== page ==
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IX. and that as a consequence the USB-stick material
referred to in the AC request could not be used to
extend the proceedings to new issues.

X. On 20 July 2015 the respondent made further submissions
to the Enlarged Board, inter alia repeating his
objections that the AC request was inadmissible. In
particular, the subject-matter of the proceedings was
still not clear, as the AC request referred to facts,
arguments and evidence on the USB stick, and the
procedural papers included documents relating to
allegations dismissed by the DC and stored somewhere on
that data carrier.

XI. … [procedural aspects – added for ease of understanding]

XII. On 28 July 2015 the respondent filed an objection
against the then chairwoman under Article 24(3) EPC.

XIII. On 5 August 2015 the Enlarged Board took an
interlocutory decision under Article 24(4) EPC allowing
this objection and appointing a new member of the
Enlarged Board in her place.

XIV. The (main) proceedings were structured as follows:
first, the procedural issues raised by the respondent –
notably the admissibility of the AC request – would be
discussed and considered in initial oral proceedings;
then, if the request was admissible, the substance of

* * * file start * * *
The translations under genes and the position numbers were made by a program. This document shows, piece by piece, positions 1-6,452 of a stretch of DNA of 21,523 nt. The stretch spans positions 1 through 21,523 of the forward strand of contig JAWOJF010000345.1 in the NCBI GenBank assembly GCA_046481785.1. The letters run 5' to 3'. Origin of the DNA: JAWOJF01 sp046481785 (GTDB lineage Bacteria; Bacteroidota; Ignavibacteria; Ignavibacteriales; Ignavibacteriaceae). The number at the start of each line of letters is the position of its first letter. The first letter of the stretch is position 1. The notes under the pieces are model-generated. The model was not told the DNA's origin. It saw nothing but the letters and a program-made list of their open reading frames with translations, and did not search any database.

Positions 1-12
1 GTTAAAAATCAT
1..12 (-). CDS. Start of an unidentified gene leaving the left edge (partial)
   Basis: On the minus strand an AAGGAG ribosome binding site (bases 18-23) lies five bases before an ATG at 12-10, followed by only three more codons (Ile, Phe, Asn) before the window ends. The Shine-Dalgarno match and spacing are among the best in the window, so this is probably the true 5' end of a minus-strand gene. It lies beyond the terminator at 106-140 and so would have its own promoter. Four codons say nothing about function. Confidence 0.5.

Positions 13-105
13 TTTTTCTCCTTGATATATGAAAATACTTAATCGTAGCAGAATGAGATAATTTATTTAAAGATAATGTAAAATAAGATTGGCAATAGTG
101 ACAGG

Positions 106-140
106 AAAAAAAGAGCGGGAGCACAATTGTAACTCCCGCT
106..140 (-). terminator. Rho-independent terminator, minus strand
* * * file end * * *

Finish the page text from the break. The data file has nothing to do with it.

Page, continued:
the allegations would be addressed.


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XIII.1 Oral proceedings to decide on the AC request’s
admissibility were appointed for 16 and 17 September

XIII.2 To prepare for these oral proceedings, the Enlarged
Board informed the parties by written communication of
14 August 2015 under Articles 12a, 13 and 14(2) RPEBA
that the following issues in particular would be

(1) The respondent’s argument that Article 2(5) RPEBA
was not compliant with Article 23(1) EPC
(point 2.1 of the communication)
(2) His argument that the AC request was inadmissible
on four grounds, namely
(a) the Council chairman had no mandate to make it
(point 2.2(a))
(b) it was not substantiated (point 2.2(b))
(c) it was premature (point 2.2(c)) and
(d) the DC’s opinion contained serious
deficiencies (point 2.2(d)).

(3) The communication also mentioned (point 2.3) the
respondent’s requests that the proceedings be
stayed and (point 2.4) a public hearing held.

XIII.3 Written comments for the oral proceedings were filed by
the respondent on 10 September 2015, and by the
petitioner’s representatives on 15 September 2015.

XV. At the oral proceedings, on 16 September 2015, the
respondent confirmed his request that the AC request be
rejected as inadmissible.


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The petitioner’s representatives requested that the
AC request be found admissible, and that substantive
proceedings under Article 23(1) EPC be started.

XVI. The parties commented on the individual issues, in the
order of their presentation in the communication of
14 August 2015.

In reply to a question from the chairman, the
respondent confirmed that his request for a public
hearing applied only to any consideration of the merits
of the AC request, not to the admissibility issues. He
withdrew his request for a stay.

After discussing at length with the parties the facts
and the law concerning the admissibility of the
AC request, the Enlarged Board closed the debate and
adjourned the oral proceedings for deliberation.

XVII. After this internal deliberation, the Enlarged Board
resumed the oral proceedings on 17 September 2015.

The chairman informed the parties that the Enlarged
Board regarded the AC request as inadmissible.